Juliet Gardiner’s illustrated biography The World Within: the Brontës at Haworth (Collins & Brown 1992) is a kind of companion to Penelope Hughes-Hallett’s ‘My Dear Cassandra’: Illustrated Letters of Jane Austen (1990) issued by the same publishers a year or two before. The two titles to me recall Charlotte’s reported antipathy to Austen. It’s clear that Charlotte may have overreacted to gauche comments on the passion in her novels, but it’s nevertheless possible to identify in some of Charlotte’s more considered (if still lukewarm) assessments a sneaking admiration for her older contemporary, who died when Charlotte was only one year old.
When pushed to read Pride and Prejudice she discovered an “accurate daguerreotyped portrait of a common-place face; a carefully-fenced, highly cultivated garden with neat borders and delicate flowers — but no glance of a bright vivid physiognomy — no open country — no fresh air — no blue hill — no bonny beck. I should hardly like to live with her ladies and gentlemen in their elegant but confined houses.” This is an unsurprising comment given the Yorkshire sisters’ predilection for bracing moorland walks and Austen’s familial connections with landed gentry in Southern Britain.
Charlotte then grudgingly manages to declare “Miss Austen … only shrewd and observant” where, say, George Sand is “sagacious and profound.” Shrewd and observant is certainly pertinent. “She does her business of delineating people seriously well; there is a Chinese fidelity, a miniature delicacy in the painting,” Charlotte admits, but remains critical because Jane “ruffles her reader by nothing vehement, disturbs him by nothing profound: the Passions are perfectly unknown to her.” One might doubt that Austen failed to convey passions, only acknowledge that she could be guarded in her language: Jane is more a sunny Palladian mansion where Charlotte is a dark Gothick pile.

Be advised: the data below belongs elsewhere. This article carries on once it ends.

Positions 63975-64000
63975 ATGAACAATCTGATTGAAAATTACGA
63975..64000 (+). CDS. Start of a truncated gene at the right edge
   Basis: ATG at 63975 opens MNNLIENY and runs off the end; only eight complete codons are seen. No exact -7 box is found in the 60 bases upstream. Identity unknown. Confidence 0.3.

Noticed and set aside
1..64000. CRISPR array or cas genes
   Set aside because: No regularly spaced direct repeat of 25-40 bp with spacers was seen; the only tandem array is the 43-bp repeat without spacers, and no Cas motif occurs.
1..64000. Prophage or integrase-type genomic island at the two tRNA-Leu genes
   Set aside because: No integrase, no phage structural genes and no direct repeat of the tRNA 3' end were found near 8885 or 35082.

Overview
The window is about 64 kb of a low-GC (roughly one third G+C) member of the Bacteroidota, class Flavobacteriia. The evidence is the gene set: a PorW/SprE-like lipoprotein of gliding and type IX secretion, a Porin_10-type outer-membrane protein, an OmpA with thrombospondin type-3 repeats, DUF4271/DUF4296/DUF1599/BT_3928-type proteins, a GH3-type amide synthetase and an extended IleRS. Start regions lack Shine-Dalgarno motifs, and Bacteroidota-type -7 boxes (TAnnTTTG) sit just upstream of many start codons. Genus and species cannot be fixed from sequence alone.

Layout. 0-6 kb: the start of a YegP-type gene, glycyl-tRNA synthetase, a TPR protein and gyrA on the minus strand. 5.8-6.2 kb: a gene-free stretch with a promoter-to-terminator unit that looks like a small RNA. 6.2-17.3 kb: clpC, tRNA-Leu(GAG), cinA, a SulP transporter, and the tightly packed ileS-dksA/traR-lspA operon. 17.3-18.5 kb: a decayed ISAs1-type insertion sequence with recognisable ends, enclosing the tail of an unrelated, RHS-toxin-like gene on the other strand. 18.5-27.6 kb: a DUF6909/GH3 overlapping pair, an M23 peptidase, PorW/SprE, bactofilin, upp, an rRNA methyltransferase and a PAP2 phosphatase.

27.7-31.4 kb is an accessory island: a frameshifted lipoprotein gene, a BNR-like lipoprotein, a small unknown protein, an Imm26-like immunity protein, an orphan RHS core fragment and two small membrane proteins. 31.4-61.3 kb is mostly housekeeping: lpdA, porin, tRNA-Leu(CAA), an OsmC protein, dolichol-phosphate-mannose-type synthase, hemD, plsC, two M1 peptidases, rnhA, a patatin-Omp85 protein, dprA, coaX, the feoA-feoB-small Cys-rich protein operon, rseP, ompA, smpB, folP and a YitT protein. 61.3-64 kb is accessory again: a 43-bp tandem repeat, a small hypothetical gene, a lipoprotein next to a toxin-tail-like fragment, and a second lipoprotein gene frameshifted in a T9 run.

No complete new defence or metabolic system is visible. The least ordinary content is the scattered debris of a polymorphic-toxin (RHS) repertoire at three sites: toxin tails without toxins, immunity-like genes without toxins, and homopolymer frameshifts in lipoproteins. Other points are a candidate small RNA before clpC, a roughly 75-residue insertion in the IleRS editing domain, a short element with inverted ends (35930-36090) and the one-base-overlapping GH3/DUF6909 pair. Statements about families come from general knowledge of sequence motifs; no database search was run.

Although she read Emma “with interest and with just the degree of admiration which Miss Austen herself would have thought sensible and suitable,” she thought that “anything like warmth or enthusiasm, anything energetic, poignant, or heartfelt, is utterly out of place in commending these works: all such demonstrations the authoress would have met with a well bred sneer, would have calmly scorned as outré and extravagant.”
So while Charlotte berates Jane for supposedly ignoring “the Passions” she at least praises her for indicating “what sees keenly, speaks aptly, moves flexibly;” and while she opines that there is “no inspiration in Miss Austen’s page, neither do you find mere windy wordiness; […] she exquisitely adapts her means to her end; both are very subdued, a little contracted, but never absurd.” Never absurd may be faint praise but at least it’s admiration, albeit grudging.
Had the exquisitely expressed Jane lived longer, what would the shrewd and observant, and never absurd author have thought of the Brontë’s fevered writing? Would she have welcomed the less strait-laced prose that the sisters were unleashing on their readers? Or would she have thought back to her own youthful reading, the Gothick romances that she referenced in her portrayal of Catherine Morland from Northanger Abbey? For it is here that we find the young heroine’s romantic expectations lived out, in a precursor of Thornfield Hall, perhaps, and a landowner about whom there are secrets and mysteries concerning his wife.